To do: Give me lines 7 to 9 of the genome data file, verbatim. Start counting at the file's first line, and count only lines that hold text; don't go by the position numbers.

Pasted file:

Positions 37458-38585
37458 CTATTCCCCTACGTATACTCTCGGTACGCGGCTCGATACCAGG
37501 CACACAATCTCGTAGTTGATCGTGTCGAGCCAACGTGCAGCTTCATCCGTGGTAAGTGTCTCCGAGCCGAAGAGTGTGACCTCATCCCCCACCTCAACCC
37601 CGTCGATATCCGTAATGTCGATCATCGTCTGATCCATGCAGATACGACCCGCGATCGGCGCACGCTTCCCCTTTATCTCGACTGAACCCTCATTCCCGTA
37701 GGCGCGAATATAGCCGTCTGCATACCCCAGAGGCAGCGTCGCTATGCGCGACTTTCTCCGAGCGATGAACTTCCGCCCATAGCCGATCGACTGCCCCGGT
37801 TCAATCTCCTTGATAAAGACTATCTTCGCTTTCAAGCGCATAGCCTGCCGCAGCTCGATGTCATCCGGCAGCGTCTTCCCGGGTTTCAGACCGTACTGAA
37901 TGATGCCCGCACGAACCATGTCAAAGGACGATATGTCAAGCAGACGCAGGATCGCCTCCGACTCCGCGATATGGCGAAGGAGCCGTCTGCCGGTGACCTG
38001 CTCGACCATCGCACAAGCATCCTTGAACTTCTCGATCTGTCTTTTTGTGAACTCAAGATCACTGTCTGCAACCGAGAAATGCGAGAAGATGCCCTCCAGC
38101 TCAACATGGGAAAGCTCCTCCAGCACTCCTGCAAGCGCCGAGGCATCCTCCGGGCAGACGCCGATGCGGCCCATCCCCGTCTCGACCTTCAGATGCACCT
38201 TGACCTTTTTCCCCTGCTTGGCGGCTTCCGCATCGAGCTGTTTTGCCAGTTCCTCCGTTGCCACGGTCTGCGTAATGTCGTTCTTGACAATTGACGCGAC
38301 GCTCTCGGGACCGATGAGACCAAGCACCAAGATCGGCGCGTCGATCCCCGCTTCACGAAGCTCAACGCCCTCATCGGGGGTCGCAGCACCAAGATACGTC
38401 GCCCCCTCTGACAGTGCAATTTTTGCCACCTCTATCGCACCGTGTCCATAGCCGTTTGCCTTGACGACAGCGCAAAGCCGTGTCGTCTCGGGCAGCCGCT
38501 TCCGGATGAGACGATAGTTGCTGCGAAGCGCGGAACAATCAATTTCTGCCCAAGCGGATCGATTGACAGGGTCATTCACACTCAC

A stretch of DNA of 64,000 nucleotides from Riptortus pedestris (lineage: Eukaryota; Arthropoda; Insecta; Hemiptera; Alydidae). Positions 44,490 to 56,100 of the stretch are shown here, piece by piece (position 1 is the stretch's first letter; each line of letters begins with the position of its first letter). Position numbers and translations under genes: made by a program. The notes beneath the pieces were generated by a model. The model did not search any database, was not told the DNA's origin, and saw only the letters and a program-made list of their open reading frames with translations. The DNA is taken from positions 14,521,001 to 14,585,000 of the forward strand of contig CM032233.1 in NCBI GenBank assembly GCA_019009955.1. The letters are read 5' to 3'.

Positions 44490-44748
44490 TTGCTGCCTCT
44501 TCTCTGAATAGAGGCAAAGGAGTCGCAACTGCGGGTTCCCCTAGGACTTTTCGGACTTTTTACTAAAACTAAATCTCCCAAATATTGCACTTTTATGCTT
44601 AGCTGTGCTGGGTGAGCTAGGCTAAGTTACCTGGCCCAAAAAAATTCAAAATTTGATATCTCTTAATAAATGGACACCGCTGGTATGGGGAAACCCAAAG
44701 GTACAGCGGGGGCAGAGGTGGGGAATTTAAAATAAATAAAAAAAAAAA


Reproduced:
37901 TGATGCCCGCACGAACCATGTCAAAGGACGATATGTCAAGCAGACGCAGGATCGCCTCCGACTCCGCGATATGGCGAAGGAGCCGTCTGCCGGTGACCTG
38001 CTCGACCATCGCACAAGCATCCTTGAACTTCTCGATCTGTCTTTTTGTGAACTCAAGATCACTGTCTGCAACCGAGAAATGCGAGAAGATGCCCTCCAGC
38101 TCAACATGGGAAAGCTCCTCCAGCACTCCTGCAAGCGCCGAGGCATCCTCCGGGCAGACGCCGATGCGGCCCATCCCCGTCTCGACCTTCAGATGCACCT